Markets Consider A Path For Fed Pause And Cut On Rates

The Federal Reserve raised interest rates for a 10th straight time on Wednesday, lifting its target by a 1/4-point to a 5.0%-to-5.25% range, the highest since 2007. But there are hints that the central bank may be set to pause at the next policy meeting in June and start cutting later in the year. Much depends on how the economic and inflation data compare in the updates during the weeks and months ahead. But for now, the crowd thinks the rate-hiking cycle may have peaked.

Consider the outlook via Fed funds futures this morning. A pause is currently priced in as a near certainty at the June 14 meeting , based on CME data. Another pause and a cut are expected to be the most likely scenarios at the two FOMC meetings that follow, although in those cases the implied probabilities are roughly a coin toss at this point.

The two-year Treasury yield, considered the most policy-sensitive rate, continues to trade well below the Fed funds rate, offering another market-based forecast that the central bank will soon pause and then cut.

Officially, the Fed is taking a wait-and-see position. Answering a question at yesterday’s press conference on whether the policy statement indicates a pause is likely at the June FOMC meeting, Fed Chair Jerome Powell said: “That’s a meaningful change that we’re no longer saying that we ‘anticipate’. So we’ll be driven by incoming data, meeting by meeting, and we’ll approach that question at the June meeting.”

The critical factor, of course, is how inflation compares going forward. Although pricing pressure has eased, the decline has been modest lately and the current level of inflation — at 4.2%, based on the personal consumption expenditures index — remains well above the Fed’s 2% target.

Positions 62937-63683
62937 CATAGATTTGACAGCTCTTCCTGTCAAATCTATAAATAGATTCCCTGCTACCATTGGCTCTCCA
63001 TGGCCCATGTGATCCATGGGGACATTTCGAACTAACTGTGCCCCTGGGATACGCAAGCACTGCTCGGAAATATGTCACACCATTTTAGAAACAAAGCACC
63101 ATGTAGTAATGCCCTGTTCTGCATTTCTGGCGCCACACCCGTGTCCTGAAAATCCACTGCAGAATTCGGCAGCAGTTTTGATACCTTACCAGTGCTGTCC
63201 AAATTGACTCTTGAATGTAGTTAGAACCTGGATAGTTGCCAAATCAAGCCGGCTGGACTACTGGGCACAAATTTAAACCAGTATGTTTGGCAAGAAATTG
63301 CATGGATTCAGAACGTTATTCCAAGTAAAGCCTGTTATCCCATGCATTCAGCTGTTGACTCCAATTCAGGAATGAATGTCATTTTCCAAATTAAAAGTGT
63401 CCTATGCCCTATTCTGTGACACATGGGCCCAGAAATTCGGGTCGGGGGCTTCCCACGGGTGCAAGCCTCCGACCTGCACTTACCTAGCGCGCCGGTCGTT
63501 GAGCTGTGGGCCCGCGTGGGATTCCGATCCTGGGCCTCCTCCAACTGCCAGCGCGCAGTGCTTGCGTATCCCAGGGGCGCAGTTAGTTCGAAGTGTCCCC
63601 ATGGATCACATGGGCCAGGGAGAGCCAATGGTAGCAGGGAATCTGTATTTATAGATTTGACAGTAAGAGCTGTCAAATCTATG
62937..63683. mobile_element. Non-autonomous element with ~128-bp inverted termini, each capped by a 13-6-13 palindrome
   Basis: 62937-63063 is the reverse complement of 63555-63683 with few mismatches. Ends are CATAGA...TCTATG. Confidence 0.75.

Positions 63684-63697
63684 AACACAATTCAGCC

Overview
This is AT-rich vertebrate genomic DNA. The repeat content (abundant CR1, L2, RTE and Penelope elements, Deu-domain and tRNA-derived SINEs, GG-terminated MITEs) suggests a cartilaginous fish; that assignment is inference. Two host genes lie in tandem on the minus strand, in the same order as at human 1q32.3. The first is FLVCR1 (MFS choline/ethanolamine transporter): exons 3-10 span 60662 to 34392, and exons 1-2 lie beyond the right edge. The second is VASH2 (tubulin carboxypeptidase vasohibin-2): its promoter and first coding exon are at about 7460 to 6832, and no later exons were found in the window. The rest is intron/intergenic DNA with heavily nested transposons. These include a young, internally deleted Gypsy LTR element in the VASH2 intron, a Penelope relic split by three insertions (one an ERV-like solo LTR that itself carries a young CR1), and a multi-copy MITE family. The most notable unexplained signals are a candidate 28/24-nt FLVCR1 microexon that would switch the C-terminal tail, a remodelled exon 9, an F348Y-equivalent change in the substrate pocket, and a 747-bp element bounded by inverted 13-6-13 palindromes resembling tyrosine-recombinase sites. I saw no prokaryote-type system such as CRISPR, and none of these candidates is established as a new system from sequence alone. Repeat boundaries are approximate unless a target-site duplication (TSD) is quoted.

“It’s not like inflation is going to suddenly start cooling,” says Julia Coronado, the president and founder of MacroPolicy Perspectives. “But the economy will be cooling and the banking distress will remain front and center, and that will add to the credit tightening the economy has to absorb.” Those factors imply that the odds are rising for a pause and then a cut.

Nonetheless, Powell reminded: “Inflation pressures continue to run high, and the process of getting getting inflation back down to 2% has a long way to go.”

Andy West, co-founder of Longlead Capital Partners & HedgQuarters, sees the potential for a hawkish surprise. “The Fed removed the ‘ongoing’ hike language but left open the possibility of rate fine tuning,” he tweets. “As financial conditions loosen (a risk that rises on a pause), core inflation has shown a tendency to bounce.” He advises that “the market is already pricing no further hikes and a move to cuts. I raise the possibility we have a 1-month pause, followed by another 25bps [hike] later that surprises everyone.”

The next key data point that may change the calculus: tomorrow’s payrolls report for April. The Labor Dept. is expected to announce that hiring slowed to a 178,000 increase, down substantially from March’s 236,000 gain, based on the’s consensus forecast. If correct, the prospects for a pause will strengthen.

How is recession risk evolving? Monitor the outlook with a subscription to:
The US Business Cycle Risk Report